Worlds 29th 18th 9th 8th 8th 7th 5th 16th
Four Continents 10th 13th 7th 5th 2nd 9th
Grand Prix Final 1st 4th 5th
GP Cup of China 5th 1st 3rd
GP Cup of Russia 5th
GP Lalique/Bompard 3rd 9th 3rd
GP NHK Trophy 6th
GP Skate America 4th 6th
GP Skate Canada 5th 2nd 4th 1st 1st
GP Sparkassen 8th 6th
Goodwill Games 8th
Nebelhorn 6th
Top Jump 2nd
Sears Open 5th 2nd
International: Junior
Junior Worlds 11th
JGP France 4th
National
Canadian Champ. 2nd 2nd 2nd 1st 2nd 1st 1st 2nd 2nd 3rd 11th
GP = Grand Prix; JGP = Junior Grand Prix; WD = Withdrew

References[edit]

  1. ^ a b Mittan, Barry (January 16, 2005). "Sandhu Looking for Fourth Title". Skate Today. 
  2. ^ a b Mittan, J. Barry (1998). "Sandhu Combines Athleticism and Artistry". Archived from the original on May 12, 2012. 
  3. ^ Malhotra, Ramesh (February 11, 2006). "NRI Sandhu, Skater made critical mistakes in his performance.". NRI. 
  4. ^ a b "Emanuel SANDHU: 2006/2007". International Skating Union. Archived from the original on August 11, 2007. 
  5. ^ Wang, Fannie X.F. (December 1, 2011). "Emanuel Sandhu: "There's beauty in ugly and beauty in darkness."". Absolute Skating. Retrieved December 8, 2011. 
  6. ^ Kwong, PJ (November 8, 2011). "Sandhu making comeback". CBC Sports. Retrieved November 8, 2011. 
  7. ^ "Foot injury puts Sandhu's comeback on hold". CBC Sports. November 11, 2011. Retrieved November 11, 2011. 
  8. ^ "Emanuel Sandhu Withdraws". Skate Canada British Columbia/Yukon. November 10, 2011. Retrieved November 11, 2011. 
  9. ^ Slater, Craig (December 10, 2012). "Sandhu hot on comeback trail". Leader-Post. 
  10. ^ "2013 Skate Canada Challenge Men's Results". 
  11. ^ Ewing, Lori (January 17, 2013). "Emanuel Sandhu's comeback is about rediscovering joy of figure skating". The Canadian Press (Global News).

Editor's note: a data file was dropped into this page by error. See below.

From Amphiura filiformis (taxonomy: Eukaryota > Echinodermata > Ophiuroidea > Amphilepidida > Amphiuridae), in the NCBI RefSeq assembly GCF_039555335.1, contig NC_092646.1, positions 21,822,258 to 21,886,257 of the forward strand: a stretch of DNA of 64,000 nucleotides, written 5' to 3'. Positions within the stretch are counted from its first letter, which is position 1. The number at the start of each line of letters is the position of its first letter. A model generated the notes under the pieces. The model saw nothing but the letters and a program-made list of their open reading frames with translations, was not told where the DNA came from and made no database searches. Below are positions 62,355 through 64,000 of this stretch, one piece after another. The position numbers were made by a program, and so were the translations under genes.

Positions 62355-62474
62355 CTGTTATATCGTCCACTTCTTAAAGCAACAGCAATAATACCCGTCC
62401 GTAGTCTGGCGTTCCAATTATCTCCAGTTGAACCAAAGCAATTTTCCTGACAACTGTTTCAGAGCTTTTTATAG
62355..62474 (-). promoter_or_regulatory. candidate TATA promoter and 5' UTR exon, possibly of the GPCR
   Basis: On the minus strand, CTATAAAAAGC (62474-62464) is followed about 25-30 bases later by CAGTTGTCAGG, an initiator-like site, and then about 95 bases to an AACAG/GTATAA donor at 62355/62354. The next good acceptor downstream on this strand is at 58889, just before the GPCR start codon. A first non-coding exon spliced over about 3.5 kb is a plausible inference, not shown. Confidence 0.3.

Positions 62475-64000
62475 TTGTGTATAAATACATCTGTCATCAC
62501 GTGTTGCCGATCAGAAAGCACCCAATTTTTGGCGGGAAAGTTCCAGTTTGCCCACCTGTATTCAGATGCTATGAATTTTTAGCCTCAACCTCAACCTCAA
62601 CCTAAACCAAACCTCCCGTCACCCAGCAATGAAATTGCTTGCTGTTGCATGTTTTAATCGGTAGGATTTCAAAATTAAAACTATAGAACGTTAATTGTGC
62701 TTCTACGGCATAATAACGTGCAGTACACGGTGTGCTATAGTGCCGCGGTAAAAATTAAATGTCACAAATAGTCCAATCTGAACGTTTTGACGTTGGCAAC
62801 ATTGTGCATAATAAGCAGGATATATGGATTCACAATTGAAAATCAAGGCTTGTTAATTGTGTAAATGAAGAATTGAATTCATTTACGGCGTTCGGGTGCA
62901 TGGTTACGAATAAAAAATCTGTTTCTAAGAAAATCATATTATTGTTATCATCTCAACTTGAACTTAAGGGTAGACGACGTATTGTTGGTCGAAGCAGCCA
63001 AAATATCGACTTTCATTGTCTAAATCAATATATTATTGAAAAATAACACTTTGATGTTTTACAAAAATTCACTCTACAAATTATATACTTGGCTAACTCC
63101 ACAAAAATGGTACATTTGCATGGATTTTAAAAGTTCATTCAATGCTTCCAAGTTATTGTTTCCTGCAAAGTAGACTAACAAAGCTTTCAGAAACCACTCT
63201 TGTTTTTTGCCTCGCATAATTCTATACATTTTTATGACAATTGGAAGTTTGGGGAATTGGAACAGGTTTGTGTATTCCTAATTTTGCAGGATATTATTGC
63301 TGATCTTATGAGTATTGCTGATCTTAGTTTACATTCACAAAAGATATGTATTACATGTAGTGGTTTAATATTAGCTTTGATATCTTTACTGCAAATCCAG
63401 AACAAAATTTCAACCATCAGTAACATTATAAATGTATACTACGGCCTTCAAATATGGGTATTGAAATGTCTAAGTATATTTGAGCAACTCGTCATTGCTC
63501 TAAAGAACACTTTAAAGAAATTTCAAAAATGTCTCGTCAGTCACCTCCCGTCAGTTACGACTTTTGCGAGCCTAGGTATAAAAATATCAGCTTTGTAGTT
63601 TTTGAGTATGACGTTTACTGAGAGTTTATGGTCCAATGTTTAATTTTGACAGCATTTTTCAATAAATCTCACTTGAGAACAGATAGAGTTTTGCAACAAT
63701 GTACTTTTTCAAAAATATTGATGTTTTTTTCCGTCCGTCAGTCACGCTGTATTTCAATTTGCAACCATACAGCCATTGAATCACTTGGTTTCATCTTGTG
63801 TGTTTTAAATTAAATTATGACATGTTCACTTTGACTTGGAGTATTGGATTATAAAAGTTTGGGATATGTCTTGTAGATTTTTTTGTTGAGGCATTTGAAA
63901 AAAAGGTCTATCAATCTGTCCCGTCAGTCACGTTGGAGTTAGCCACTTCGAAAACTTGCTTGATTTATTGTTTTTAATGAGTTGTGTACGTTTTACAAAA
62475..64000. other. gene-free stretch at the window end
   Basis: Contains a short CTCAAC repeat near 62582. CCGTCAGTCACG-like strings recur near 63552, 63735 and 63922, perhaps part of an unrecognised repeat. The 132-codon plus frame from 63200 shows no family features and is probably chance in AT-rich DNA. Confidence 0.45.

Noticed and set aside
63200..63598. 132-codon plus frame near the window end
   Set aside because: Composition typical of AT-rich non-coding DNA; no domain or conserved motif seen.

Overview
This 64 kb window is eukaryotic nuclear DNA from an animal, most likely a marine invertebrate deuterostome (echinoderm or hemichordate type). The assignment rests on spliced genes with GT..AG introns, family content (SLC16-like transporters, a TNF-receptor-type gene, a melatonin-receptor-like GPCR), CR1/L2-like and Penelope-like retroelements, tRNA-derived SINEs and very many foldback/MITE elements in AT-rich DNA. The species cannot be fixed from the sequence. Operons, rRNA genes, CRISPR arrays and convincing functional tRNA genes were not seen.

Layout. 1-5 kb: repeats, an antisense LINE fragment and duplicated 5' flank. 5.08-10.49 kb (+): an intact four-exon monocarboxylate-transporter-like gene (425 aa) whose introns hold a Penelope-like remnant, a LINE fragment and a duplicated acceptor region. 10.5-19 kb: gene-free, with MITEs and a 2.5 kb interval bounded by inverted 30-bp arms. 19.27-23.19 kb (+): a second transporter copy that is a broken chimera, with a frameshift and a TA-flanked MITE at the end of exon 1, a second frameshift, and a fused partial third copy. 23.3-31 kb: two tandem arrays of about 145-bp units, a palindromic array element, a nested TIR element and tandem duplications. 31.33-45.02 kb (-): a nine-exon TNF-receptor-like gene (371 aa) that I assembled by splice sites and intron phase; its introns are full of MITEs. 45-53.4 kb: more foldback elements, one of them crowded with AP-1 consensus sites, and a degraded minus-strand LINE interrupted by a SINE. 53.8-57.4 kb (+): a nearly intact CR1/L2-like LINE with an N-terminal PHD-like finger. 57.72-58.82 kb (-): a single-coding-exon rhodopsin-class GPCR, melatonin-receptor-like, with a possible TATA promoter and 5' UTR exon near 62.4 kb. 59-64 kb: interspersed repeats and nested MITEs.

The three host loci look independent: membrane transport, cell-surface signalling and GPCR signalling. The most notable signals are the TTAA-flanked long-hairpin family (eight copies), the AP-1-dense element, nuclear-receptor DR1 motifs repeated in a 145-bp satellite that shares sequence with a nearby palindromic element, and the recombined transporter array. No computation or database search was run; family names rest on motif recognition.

12. ^ Pyette, Ryan (January 17, 2013). "Emanuel Sandhu makes a comeback bid". QMI Agency (Toronto Sun). 
  13. ^ a b Ewing, Lori (January 18, 2013). "Comeback Trail: Emanuel Sandhu finishes ninth in men's short program". The Canadian Press (Leader Post). 
  14. ^ Comeback Trail: Emanuel Sandhu finishes ninth in men's short program
  15. ^ Chan finds comfort zone in winning sixth in a row
  16. ^ "Emanuel SANDHU: 2005/2006". International Skating Union. Archived from the original on July 2, 2006. 
  17. ^ "Emanuel SANDHU: 2004/2005". International Skating Union. Archived from the original on April 5, 2005. 
  18. ^ "Emanuel SANDHU: 2003/2004". International Skating Union. Archived from the original on June 3, 2004. 
  19. ^ "Emanuel SANDHU: 2002/2003". International Skating Union. Archived from the original on October 15, 2003. 
  20. ^ "Emanuel SANDHU: 2001/2002". International Skating Union. Archived from the original on June 2, 2002. 
  21. ^ "Emanuel SANDHU: 2000/2001". International Skating Union. Archived from the original on April 17, 2001. 
  22. ^ "Competition Results: Emanuel SANDHU". International Skating Union. 
  23. ^ "Emanuel Sandhu". Skate Canada. Archived from the original on November 7, 2007. 

External links[edit]